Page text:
*In the ensuing weeks, American forces pushed the Germans back,
and began to move into Germany again. Lasting from 16
December 1944 to 25 January 1945, the Battle of the Bulge was the
largest battle on the Western Front and the largest single battle
ever fought by the US Army, involving 600,000 GIs, with 80,000
American casualties, and an estimated 100,000 German casualties.
*After the Battle of the Bulge, though, most Germans knew they
were defeated, and in many cases put up less resistance to
Eisenhower’s forces in Germany than they had in France and the Low
*In the East, the Soviets were also pushing into German
territories, both Germany’s allies and conquered nations, and into
*With the war almost over, the Allies had to decide what to
do. In February 1945, Roosevelt, Churchill, and Stalin met
at Yalta in the Crimea in the USSR. There they agreed to
divide both Germany and the city of Berlin into four occupation
zones, for Britain, America, France, and the USSR. Austria
was to be jointly governed by all the Allies.
*In lands east of the Elbe River, the Soviets promised to hold
free elections and allow the conquered territories to govern
themselves, although Poland was to be dominated by the Soviets for
security reasons. Stalin also wanted to demand $20 billion
from Germany, but FDR and Churchill rejected this, remembering the
problems that resulted from the reparations of Versailles.
*At Yalta, the Big Three also agreed to FDR and Churchill's old
plan to create a new and improved League of Nations—a group of
United Nations. This was formed in April 1945, and the US
joined. All member nations (at the time mostly Europeans and
Americans, since most of Africa and Asia were colonies of Europe)
sat in a General Assembly, and 11 countries (expanded to 15 in
1965) sat on the Security Council, with the USA, Britain, France,
USSR, and China getting permanent seats and unilateral veto
power. The UN would take concerted, military action, where
necessary, to prevent wars before they started and crush those
*The Allies insisted upon an unconditional surrender and would
only take it after invading and clearly conquering Germany on
their own soil because no-one wanted another generation of Germans
to grow up with a new version of the old stab-in-the-back legend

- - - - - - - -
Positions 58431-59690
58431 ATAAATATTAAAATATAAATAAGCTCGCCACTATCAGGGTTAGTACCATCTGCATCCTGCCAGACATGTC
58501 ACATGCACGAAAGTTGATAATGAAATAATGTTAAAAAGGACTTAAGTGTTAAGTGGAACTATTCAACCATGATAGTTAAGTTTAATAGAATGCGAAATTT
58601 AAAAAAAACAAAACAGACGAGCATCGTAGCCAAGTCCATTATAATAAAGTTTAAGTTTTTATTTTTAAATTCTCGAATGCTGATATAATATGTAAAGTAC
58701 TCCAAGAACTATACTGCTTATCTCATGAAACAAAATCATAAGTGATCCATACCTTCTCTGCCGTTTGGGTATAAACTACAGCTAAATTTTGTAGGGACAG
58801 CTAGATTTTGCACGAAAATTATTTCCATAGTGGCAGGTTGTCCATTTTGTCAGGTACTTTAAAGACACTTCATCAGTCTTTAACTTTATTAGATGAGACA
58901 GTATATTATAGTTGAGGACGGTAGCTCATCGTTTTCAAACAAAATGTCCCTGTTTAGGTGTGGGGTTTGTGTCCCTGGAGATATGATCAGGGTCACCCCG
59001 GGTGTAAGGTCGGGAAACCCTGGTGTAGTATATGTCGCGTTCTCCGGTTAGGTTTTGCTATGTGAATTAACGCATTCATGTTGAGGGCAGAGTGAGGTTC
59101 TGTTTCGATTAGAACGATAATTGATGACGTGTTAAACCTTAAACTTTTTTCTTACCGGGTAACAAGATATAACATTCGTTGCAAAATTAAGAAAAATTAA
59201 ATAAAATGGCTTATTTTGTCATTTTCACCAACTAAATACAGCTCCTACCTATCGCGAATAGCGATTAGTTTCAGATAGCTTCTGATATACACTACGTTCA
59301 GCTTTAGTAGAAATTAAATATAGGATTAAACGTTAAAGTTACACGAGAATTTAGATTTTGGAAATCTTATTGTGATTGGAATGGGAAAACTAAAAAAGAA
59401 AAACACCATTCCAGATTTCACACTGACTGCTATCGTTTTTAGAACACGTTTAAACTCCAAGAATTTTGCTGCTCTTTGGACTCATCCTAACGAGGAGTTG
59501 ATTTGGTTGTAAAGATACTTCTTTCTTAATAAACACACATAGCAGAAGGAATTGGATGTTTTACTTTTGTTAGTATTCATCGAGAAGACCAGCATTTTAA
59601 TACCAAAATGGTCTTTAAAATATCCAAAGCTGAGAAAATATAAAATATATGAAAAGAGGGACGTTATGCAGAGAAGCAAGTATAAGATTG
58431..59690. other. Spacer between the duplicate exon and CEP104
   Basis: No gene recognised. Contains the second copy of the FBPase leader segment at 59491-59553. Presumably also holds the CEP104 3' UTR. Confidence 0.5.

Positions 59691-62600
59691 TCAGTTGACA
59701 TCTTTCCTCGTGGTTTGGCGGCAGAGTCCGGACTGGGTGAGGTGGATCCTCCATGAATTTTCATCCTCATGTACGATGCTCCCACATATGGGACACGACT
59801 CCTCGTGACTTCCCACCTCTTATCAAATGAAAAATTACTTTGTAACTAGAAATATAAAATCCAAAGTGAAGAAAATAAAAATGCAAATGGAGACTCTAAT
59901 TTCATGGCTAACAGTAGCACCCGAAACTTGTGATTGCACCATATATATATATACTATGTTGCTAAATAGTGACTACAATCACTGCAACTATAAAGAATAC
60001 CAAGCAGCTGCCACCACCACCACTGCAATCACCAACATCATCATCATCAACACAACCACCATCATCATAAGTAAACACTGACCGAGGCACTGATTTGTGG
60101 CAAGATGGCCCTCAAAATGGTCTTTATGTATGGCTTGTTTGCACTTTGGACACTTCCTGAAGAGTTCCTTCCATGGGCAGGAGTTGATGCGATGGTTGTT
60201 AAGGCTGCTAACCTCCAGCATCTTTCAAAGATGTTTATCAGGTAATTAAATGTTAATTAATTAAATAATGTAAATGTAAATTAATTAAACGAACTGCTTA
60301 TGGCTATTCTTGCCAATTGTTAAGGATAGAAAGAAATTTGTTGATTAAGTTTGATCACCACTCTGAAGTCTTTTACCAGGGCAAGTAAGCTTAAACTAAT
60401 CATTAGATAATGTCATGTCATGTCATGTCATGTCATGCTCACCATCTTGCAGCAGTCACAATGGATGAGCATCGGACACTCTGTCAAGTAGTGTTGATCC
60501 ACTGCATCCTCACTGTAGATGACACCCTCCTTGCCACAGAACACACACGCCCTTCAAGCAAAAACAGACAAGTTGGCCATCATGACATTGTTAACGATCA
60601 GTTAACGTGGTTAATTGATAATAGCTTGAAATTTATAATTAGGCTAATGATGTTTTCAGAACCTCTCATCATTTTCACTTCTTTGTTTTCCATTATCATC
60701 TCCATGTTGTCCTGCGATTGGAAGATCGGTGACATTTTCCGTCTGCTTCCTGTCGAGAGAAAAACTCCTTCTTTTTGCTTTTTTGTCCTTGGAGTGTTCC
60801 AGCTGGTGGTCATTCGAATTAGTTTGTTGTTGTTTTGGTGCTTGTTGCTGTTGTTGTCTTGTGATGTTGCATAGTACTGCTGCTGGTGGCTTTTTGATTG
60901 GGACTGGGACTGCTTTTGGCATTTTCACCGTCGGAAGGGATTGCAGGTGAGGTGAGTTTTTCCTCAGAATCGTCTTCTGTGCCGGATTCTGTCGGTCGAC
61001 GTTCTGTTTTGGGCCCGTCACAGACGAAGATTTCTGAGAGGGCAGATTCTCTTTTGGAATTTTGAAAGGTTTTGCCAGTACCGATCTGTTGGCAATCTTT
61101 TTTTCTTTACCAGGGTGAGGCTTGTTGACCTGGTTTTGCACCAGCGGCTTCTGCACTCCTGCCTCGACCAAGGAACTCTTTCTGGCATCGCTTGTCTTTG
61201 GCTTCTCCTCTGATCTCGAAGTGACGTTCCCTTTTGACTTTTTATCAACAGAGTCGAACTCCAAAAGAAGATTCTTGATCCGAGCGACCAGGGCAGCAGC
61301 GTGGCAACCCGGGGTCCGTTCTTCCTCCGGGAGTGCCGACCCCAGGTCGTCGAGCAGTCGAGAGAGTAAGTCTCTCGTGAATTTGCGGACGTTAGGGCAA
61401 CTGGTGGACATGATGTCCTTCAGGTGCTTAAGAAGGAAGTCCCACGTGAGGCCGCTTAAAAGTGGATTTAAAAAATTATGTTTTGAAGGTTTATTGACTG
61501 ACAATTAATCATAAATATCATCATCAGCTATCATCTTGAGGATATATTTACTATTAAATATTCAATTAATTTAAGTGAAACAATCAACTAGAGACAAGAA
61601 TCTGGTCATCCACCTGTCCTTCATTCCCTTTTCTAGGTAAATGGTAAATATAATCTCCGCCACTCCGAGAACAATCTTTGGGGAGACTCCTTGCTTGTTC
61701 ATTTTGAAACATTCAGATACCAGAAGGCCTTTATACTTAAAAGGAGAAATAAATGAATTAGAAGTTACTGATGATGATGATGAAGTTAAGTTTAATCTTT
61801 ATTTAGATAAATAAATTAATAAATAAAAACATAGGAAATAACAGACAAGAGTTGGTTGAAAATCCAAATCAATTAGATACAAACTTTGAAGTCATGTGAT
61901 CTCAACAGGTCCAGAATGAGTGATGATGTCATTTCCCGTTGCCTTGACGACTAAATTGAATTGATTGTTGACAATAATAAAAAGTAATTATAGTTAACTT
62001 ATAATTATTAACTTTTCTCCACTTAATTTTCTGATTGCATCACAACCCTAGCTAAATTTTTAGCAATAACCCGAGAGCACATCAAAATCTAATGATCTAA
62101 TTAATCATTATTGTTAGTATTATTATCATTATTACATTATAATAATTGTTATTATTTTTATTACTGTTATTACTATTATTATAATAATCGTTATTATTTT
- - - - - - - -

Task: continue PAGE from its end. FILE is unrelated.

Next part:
that might lead to the rise of another demagogue like Hitler.
*After the fall of Stalingrad, the German army had been repeatedly
pushed back. About 5 million Germans and their allies and 11
million Soviet soldiers died on the Eastern Front, either in
battle, from wounds, or in POW camps (where the Germans and
Soviets treated each other with much greater cruelty than they
showed any other POWs, or even than the Japanese showed to most of
their POWs—Germans were shipped to Siberia and Soviets to
concentration camps); both sides were also extremely cruel to the
other’s civilian populations.
*After their terrible struggle with the Germans, the Soviets
wanted to take Berlin as a matter of honour, and fought hard for
it, often house by house as the Germans fell back.
*This was a problem for the Allies. Although Stalin was very
useful to us, he was still a Communist, and an evil, tyrannical,
murderous dictator. We did not want him occupying too much
of Europe, so as he pushed west we pushed east, meeting at the
Elbe River near the centre of Germany on 25 April 1945.
*On 27 April, Mussolini and his mistress were on their way to
Switzerland from which they planned to escape to Spain when they
were captured by communists. The next day they and several
others travelling with them were executed—Mussolini’s last words
were supposedly ‘aim for the heart.’ On the 29th Mussolini’s
and his mistress’s bodies were hung on meat hooks from the roof of
a gas station where passers-by threw rocks at it.
*His body was buried in an unmarked grave, but later dug up by
post-war fascists, hidden by them, re-captured by the government,
held for ten years, and then reburied in his home town in a marble
crypt with fasces on the sides and a bust of Il Duce on
*The German Army in Italy surrendered on 29 April, 1945, and the
monarchy was restored. In 1946 the Italian people voted to
end the monarchy, and Italy became a republic.
*As the Soviets surrounded Berlin and moved through its streets,
Hitler refused to flee the city. He holed up in a bunker
deep underground, where he committed suicide on 30 April
1945. The German U-boat commander, Admiral Karl Dönitz, was
named the next Führer of the Third Reich on 1 May and on 8 May
1945, he offered Germany’s unconditional surrender on V-E Day.
This page last updated 13 November, 2018.